Like a lot of youth players in the Santa Barbara community, Caden and Jared Vom Steeg enrolled in Santa Barbara Soccer Club as soon as they were old enough.
As the twin sons of UCSB men’s soccer coach Tim Vom Steeg, their development as players was closely monitored and well planned. For their junior year of high school, they joined the Real So Cal Soccer Club, as part of the U.S. Soccer Developmental Academy league, which includes a full 10-month calendar.
“After their sophomore years, they progressed to the level where I thought they needed to be exposed to the best players in the country,” Tim Vom Steeg said. “We had conversations about what was going to happen for their senior year. We were always trying to find the situation where they were going to continue to develop as players, and we felt like they were going to continue to develop in town.”
Much like former Santa Barbara High and UCSB star goalkeeper Ben Roach, who spent a couple of years at the Academy before returning to Santa Barbara High for his senior season to lead the Dons to the CIF title, the Vom Steeg twins put together special senior seasons at San Marcos High.
The Royals were unbeaten in the regular season with a 12-0-1 record and claimed their first outright Channel League title since 2002, by virtue of a 2-1 victory over rival Santa Barbara on April 29.
“This team is incredible. The most passion I’ve ever played with on a team, the most fight and the most energy,” Jared Vom Steeg said. “It’s an honor to play with them; they put everything on the field. Guys like A.J. Ranii — their hearts are in it every single game.”
The road to a CIF championship began with 3-0 first-round victory over Oxnard, but in the second round at Norwalk, the Royals found themselves in a dogfight after surrendering an early goal.
With time running out and chance after chance coming up empty, Caden Vom Steeg finally found an equalizer in stoppage time, sending the match into overtime. Miguel Mondragon sent in a cross to the back post that found the head of Jared Vom Steeg, who put it across the box to his brother for the goal.
“Going into the season, I knew I had to put some good performances together to help our team get some victories, so being able to carry that out and score some important goals was really satisfying,” Caden Vom Steeg said. “I’m glad that I could help the team in that way.”
After two overtime periods, the teams were still deadlocked at 1-1, and Norwalk advanced after penalty kicks (5-4). It was an extremely physical match on a very narrow field, and the upset loss was especially tough to swallow, considering the way San Marcos controlled possession and created far more scoring chances than Norwalk.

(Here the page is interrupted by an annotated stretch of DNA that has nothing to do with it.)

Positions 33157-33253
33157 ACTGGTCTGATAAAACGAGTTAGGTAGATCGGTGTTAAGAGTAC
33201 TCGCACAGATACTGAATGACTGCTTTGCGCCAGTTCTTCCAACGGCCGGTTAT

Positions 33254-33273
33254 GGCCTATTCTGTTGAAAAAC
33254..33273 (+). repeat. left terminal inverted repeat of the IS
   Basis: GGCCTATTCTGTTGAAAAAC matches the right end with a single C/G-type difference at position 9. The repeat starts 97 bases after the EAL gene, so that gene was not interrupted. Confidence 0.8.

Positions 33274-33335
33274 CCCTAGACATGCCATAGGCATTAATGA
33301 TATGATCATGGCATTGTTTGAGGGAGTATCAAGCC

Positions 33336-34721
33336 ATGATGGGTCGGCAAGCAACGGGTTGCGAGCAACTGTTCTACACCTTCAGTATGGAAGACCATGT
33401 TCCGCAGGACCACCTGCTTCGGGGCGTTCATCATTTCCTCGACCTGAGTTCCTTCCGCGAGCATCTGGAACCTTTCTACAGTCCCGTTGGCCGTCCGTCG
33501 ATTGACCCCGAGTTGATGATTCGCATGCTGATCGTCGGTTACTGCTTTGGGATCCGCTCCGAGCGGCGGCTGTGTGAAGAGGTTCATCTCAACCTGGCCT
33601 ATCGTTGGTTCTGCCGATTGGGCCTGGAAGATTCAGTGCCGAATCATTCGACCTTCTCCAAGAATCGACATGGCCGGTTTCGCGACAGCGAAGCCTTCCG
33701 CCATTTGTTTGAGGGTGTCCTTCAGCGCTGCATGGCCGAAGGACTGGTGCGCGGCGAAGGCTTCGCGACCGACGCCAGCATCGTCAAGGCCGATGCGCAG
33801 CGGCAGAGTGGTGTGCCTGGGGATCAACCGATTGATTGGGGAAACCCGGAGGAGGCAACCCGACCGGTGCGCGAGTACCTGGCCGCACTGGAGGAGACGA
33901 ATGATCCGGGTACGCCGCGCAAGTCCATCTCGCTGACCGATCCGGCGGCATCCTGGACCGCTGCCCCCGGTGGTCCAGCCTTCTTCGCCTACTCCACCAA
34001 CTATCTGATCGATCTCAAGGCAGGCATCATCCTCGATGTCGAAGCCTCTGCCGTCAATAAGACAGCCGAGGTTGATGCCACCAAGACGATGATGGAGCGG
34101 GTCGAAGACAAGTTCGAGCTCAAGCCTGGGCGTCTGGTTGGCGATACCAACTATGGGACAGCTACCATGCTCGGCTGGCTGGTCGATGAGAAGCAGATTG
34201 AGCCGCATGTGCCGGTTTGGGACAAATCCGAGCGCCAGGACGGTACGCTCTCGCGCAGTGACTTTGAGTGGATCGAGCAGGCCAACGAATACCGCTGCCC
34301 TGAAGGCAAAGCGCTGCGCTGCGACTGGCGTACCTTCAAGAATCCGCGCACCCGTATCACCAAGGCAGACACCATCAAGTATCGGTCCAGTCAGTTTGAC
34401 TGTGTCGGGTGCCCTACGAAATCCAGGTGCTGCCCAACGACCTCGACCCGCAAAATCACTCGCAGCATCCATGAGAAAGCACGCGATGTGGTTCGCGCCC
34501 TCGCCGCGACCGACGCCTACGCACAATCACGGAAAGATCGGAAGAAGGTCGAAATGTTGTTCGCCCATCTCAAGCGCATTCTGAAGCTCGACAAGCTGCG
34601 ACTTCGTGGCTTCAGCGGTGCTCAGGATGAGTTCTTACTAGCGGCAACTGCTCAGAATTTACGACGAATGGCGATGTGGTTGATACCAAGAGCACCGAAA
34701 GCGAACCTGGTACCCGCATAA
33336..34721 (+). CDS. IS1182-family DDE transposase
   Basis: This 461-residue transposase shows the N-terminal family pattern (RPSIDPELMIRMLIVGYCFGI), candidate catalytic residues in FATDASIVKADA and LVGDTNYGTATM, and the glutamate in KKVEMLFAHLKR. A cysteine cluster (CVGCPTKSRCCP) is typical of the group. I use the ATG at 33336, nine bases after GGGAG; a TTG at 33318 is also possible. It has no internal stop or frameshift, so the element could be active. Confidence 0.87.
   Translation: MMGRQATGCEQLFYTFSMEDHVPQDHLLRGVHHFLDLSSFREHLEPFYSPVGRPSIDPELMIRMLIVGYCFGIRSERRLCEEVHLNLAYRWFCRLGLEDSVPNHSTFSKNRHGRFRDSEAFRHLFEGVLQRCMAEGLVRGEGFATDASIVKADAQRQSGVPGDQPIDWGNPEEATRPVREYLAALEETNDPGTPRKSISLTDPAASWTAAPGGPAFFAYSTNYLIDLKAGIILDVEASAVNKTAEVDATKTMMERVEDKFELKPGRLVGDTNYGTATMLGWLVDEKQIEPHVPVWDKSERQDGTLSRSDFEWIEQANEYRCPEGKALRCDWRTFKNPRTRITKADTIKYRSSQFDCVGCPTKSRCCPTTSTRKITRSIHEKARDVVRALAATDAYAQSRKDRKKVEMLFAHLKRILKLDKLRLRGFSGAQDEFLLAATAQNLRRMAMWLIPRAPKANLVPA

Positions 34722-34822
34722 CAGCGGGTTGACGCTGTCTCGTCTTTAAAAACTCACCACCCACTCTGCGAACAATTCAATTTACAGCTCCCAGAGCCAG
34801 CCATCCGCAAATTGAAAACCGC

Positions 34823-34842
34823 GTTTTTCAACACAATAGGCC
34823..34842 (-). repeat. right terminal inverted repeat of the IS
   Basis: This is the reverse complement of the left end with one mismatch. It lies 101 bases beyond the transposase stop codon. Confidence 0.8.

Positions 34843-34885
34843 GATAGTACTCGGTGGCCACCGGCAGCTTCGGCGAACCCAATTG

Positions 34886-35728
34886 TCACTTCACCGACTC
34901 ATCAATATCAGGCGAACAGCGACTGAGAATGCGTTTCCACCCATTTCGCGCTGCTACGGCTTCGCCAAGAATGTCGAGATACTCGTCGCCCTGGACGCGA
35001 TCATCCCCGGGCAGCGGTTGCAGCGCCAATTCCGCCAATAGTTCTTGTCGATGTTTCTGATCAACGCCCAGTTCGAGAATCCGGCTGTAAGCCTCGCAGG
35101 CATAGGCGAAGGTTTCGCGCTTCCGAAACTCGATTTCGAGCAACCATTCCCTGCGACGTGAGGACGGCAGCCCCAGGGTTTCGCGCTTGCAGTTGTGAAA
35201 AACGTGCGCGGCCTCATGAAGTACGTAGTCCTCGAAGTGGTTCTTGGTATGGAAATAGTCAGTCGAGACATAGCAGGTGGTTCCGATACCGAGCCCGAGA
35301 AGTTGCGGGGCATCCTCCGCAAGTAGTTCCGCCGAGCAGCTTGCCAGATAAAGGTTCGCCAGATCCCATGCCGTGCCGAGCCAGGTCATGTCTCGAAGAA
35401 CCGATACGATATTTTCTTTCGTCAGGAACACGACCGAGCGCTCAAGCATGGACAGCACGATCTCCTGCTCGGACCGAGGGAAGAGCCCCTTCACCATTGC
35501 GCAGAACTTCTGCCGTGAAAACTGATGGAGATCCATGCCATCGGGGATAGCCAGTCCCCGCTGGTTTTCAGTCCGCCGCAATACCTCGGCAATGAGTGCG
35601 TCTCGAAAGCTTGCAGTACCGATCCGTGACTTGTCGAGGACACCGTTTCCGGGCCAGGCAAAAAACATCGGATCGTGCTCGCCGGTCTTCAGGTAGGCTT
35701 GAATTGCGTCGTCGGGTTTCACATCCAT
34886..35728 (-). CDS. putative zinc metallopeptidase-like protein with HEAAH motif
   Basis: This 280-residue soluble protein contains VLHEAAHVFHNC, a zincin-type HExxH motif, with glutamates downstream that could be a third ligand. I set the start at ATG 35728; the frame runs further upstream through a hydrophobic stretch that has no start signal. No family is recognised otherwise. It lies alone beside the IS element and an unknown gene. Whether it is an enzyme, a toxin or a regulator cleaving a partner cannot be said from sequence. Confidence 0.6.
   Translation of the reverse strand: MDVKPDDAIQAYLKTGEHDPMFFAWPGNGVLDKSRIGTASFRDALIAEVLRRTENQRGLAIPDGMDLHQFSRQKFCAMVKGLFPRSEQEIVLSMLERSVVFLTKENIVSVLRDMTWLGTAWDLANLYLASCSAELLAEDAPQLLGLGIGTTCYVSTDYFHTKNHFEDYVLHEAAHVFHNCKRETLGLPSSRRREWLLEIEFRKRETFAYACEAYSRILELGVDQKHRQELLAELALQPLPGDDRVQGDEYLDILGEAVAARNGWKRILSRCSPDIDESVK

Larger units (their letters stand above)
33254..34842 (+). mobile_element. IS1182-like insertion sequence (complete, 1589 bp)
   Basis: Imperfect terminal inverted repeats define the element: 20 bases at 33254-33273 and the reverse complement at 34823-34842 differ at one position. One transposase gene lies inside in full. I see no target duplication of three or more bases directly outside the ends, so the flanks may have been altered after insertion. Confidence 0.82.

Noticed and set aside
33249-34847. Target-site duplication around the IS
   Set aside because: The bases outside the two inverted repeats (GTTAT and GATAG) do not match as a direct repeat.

“It’s tough. It’s really brutal. We were in front of the net like five to six times, so many times that we could have just put the game away,” Jared Vom Steeg said. “But that’s soccer. Sometimes it doesn’t go our way. It’s tough for the seniors because it’s our last game.”
The twins will continue their development under their father’s tutelage, as they have signed National Letters of Intent to play at UCSB as a part of an eight-player recruiting class. According to their father, they both have very high ceilings as players.
“My older two boys physically developed really early. They were able to use the physical side of the game and just be ahead of everybody,” Tim Vom Steeg said. “Jared and Caden have physically developed later, which is honestly most of the cases with twins. I think about a year and half ago is when they really started to grow and then they got quicker and faster, which completely changed their games.”
The prospect of the Vom Steeg twins being “late bloomers” could really serve them well as they advance in their soccer careers at UCSB. Their understanding of the game has always been advanced for their age, and the ability to see the game and physically make plays is a formidable combination.
After years of watching matches from the stands, the Vom Steeg twins will make the Harder stadium turf their own this fall. Gaucho soccer looks to return to normalcy after the fall 2020 season was canceled in favor of a shortened spring exhibition season due to COVID-19.